Furthermore, cooperatives struggle to overcome the stereotype of rural hippie communes. Indeed, cooperative models are incredibly innovative, accessible, and futurist; planning with both the interests and wellbeing of their communities at heart but also working towards a healthier, happier country and planet. Upon discovering Riane Eisler’s work on Partnership and Domination, Neil connected the dots between the mission of Be The Change Cooperative and promoting Partnership in practice.
Be The Change Coop is a network of cooperatives who want to be stronger, together. By connecting and sharing their stories of struggle and success, Be The Change Cooperative hopes to empower other co-ops to exist in a socio-economic framework that has yet to include Partnerism in such tangible ways. Neil focuses on the power of words and rhetoric to create mindful, uplifting dialogue both within and among cooperatives, shifting from “killing two birds with one stone” to “hatching two birds with one egg,” from “fighting injustice” to “healing injustice,” and from “mankind” to “humankind.”
Reimagining the world we want to live in isn’t easy, but it is easier together. Be The Change Cooperative aims to connect people at all levels to be able to “co-create the places and cultures that embody the kind of neighborhood we want to live and have ownership in… so that we manifest a world where each member of our community can be their true selves free of fear, liberated by our full potential to lift each other up and realize our shared vision.”
What is the change you want to see in your neighborhood?
Listen In on the Clubhouse Conversation: Partnership for Co-Ops
With Neil Takemoto from Be The Change Coop & Robyn Baker from the Center for Partnership Systems
August 4, 2021
Robyn: “The moral of the story is this… historically our value system was written by a highly exclusionary approach of establishing in-groups and out-groups, which was based on individual characteristics. The premise of this approach is that resources are scarce, and they’re limited, there’s not enough money, there’s not enough food to go around and therefore in order to maintain order and civilization, there needs to be a hierarchy of who has access to those resources. These hierarchies are contradictory to human nature, which thrives through collaboration, sharing, and innovation. Riane identifies the rise of the Nazi Party into power as one such example of how these hierarchies are justified and maintained. But there are way more examples than just the Nazi Party throughout history. Xenophobia is a prominent case that repeatedly shows up across the world and throughout history, which demonstrates that hierarchies are the norm, regardless of culture, geography or government.”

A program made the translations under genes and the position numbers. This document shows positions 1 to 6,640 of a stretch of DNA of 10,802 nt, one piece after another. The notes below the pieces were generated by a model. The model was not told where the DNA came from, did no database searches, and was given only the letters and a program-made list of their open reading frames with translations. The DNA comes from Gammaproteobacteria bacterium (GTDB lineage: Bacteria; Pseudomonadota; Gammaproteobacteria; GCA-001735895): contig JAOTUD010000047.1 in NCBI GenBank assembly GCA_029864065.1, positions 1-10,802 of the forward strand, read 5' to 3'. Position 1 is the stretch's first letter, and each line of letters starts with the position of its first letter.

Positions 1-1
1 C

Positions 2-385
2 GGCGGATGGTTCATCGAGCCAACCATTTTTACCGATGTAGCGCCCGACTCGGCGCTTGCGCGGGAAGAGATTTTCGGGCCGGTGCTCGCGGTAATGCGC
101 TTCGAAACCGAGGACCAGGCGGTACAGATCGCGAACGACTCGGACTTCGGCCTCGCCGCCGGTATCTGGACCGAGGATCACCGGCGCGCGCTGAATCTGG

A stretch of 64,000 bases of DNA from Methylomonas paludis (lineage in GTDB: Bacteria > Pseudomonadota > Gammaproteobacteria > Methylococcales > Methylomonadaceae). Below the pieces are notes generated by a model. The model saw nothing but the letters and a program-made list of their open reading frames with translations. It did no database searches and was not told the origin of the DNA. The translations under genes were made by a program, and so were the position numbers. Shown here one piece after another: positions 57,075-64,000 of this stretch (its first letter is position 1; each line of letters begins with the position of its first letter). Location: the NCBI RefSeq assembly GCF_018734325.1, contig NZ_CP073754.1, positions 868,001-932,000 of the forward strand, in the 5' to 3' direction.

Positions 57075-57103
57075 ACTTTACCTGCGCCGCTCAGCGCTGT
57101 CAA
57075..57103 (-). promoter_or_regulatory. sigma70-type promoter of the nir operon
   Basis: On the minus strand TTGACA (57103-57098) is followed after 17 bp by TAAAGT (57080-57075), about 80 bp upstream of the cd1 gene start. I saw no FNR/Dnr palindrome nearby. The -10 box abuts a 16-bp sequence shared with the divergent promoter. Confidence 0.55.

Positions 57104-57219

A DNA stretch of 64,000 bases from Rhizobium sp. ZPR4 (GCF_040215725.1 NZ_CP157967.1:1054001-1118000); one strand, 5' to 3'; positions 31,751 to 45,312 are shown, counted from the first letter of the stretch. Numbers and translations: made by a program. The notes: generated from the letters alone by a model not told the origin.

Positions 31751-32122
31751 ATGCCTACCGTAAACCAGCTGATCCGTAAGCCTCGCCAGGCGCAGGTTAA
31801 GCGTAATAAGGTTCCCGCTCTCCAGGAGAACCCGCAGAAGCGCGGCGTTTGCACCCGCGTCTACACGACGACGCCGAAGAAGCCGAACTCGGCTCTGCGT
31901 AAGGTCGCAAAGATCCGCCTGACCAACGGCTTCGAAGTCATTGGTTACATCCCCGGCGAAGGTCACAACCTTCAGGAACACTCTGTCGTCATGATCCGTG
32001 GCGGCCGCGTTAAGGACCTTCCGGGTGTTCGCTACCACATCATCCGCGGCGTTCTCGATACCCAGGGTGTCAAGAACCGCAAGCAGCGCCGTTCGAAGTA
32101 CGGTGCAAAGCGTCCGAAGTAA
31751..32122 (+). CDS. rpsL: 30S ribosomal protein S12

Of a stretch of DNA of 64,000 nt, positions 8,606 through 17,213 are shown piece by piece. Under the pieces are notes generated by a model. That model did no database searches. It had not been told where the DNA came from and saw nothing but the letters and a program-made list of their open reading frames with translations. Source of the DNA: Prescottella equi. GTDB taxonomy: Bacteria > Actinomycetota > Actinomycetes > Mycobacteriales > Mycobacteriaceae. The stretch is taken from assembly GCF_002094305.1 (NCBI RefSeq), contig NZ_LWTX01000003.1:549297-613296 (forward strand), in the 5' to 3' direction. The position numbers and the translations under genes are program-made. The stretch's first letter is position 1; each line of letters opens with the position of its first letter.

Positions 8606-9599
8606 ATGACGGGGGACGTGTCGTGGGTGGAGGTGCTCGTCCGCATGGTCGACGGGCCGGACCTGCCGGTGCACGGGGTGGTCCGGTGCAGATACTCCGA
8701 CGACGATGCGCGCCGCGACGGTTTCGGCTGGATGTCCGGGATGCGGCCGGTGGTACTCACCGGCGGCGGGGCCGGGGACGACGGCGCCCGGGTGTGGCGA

Neil: “[It’s important to explore the ways education can] help people create the culture that is most supportive of cooperative development. Cooperative Governance [involves] cooperative cultures [through] nonviolent communication. Mutualism, mutualistic aid, compassion, restorative justice have started to become more normalized in practice and Partnerism is what we’re looking to next. Educating people about the underlying framework, that is very dominant, very masculine, very top-down, and the solutions that the Center for Partnership Systems outline, should be incorporated into our own training and education, and can help people develop their own cooperative successfully.”
Robyn: “By checking in with our needs, and learning about how our needs work and how they play out and develop behaviors, actually tells us a lot about how different structures can be maintained.”